Enmannsche Kaisergeschichte

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The Enmannsche Kaisergeschichte (in English often called Enmann's Kaisergeschichte) is a modern term for a hypothesized Latin historical work, written in the 4th century but now lost.

The German scholar Alexander Enmann made in 1884 a comparison of several late Roman historical works and found many similarities, which could not be explained by a direct literary relationship between the extant works (Eine verlorene Geschichte der roemischen Kaiser und das Buch De viris illustribus urbis Romae). Enmann postulated a theory of a lost historical work, which was the common source for authors including Aurelius Victor, Eutropius, and the author of the Historia Augusta.[1] The work is not mentioned by any late Roman historian, but Enmann's analysis is today largely accepted and modified.[2] However, there are some scholars, especially den Boer, who would question its existence, but the majority accept it.[3]

The Kaisergeschichte (History of the Emperors) was a brief historical work. It had covered the time from emperor Augustus to 337 or 357.[3] It was used by Aurelius Victor, Eutropius, Festus, the Historia Augusta, Jerome, the anonymous Epitome de Caesaribus, and other late Roman histories.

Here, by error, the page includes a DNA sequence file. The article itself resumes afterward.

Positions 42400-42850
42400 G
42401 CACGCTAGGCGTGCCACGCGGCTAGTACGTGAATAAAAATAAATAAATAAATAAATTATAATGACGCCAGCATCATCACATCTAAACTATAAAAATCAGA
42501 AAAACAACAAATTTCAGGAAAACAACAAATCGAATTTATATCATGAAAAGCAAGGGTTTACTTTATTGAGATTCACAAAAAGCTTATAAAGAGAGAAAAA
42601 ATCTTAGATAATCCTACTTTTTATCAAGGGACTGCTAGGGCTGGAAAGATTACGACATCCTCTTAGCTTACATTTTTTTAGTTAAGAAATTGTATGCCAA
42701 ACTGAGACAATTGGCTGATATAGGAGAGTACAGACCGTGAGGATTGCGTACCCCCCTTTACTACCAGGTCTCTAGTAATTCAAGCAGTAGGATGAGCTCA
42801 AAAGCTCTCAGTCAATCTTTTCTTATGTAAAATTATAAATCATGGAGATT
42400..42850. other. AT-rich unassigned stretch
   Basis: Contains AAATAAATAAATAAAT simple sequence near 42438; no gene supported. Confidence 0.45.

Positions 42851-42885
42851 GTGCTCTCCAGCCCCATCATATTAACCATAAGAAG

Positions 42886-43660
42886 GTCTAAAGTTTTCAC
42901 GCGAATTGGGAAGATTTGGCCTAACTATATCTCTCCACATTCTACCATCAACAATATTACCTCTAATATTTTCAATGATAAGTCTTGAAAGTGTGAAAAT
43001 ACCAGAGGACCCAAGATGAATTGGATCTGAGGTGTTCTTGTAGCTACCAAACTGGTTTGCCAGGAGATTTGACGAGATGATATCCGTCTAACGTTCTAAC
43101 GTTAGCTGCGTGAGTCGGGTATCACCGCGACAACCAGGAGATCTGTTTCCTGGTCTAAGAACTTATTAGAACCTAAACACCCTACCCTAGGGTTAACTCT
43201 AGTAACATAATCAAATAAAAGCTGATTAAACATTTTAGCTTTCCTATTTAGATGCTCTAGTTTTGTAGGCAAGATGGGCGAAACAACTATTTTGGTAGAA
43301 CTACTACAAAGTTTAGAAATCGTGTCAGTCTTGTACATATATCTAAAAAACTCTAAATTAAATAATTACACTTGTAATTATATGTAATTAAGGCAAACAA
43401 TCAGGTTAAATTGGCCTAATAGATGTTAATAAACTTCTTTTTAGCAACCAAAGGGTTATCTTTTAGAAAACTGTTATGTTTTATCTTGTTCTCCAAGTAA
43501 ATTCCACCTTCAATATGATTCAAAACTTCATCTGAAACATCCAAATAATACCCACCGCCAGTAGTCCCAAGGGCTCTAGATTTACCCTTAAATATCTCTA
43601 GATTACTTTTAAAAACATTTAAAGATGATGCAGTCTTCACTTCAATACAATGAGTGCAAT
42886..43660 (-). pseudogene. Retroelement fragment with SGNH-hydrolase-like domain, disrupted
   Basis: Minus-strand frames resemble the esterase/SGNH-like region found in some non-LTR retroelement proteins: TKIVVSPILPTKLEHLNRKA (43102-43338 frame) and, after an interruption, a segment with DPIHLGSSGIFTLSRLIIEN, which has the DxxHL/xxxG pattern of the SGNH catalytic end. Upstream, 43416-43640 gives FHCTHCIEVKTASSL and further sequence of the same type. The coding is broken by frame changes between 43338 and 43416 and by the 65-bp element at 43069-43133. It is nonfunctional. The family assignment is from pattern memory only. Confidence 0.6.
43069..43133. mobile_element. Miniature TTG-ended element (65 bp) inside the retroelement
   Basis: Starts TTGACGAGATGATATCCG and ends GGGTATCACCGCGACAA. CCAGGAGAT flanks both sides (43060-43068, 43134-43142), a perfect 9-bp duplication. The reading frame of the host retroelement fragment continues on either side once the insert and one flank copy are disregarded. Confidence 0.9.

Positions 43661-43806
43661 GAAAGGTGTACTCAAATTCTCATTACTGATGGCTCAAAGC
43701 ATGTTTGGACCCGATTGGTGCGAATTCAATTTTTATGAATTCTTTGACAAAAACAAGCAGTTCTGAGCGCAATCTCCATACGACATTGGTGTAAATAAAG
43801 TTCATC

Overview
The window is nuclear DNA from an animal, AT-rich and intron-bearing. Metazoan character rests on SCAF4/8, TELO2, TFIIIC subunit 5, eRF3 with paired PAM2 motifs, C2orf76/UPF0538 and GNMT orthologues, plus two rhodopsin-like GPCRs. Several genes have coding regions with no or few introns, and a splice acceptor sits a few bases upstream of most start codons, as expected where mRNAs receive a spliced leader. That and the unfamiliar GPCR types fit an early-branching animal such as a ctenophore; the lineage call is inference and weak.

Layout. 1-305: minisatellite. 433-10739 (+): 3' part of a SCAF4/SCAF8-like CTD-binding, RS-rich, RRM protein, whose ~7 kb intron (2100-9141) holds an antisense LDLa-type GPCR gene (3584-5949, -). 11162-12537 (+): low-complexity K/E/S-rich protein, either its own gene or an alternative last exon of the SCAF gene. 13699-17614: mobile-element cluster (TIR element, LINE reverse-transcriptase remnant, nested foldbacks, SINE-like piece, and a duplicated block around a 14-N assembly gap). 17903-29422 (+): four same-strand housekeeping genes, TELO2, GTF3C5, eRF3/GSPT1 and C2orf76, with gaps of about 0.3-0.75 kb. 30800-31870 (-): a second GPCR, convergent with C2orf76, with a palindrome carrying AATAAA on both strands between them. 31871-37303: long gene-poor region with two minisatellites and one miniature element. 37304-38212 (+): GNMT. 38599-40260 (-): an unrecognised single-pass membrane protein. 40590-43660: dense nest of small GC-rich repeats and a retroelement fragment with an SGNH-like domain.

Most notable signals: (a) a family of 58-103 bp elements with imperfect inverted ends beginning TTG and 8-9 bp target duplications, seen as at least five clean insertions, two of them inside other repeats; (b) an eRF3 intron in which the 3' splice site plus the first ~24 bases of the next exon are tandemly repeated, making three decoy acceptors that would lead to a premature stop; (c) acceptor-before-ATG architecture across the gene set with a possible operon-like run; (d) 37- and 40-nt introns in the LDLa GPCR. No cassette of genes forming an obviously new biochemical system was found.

See also[edit]

References[edit]

  • Alexander Enmann, Eine verlorene geschichte der römischen Kaiser und das buch de viris illustribus urbis romae. Philologus, no. Supplement-Band 4, Heft 3. (1884). p. 337-501.
  • Willem den Boer, Some Minor Roman Historians. Leiden, 1972.
  • Timothy David Barnes, The Sources of the Historia Augusta. Collection Latomus v. 155. Bruxelles: Latomus, 1978.
  • Burgess, R. W. (1995). "On the Date of the Kaisergeschichte". Classical Philology. 90 (2): 111–128. JSTOR 270485.  (with bibliography).

Notes[edit]

  1. ^ Burgess (1995), pp. 111-114.
  2. ^ Cf. Richard W. Burgess (2005). "A Common Source for Jerome, Eutropius, Festus, Ammianus, and the Epitome de Caesaribus between 358 and 378, along with Further Thoughts on the Date and Nature of the Kaisergeschichte". Classical Philology. 100 (2): 166–192. JSTOR 10.1086/432844. 
  3. ^ a b Burgess (1995), pp. 113-114.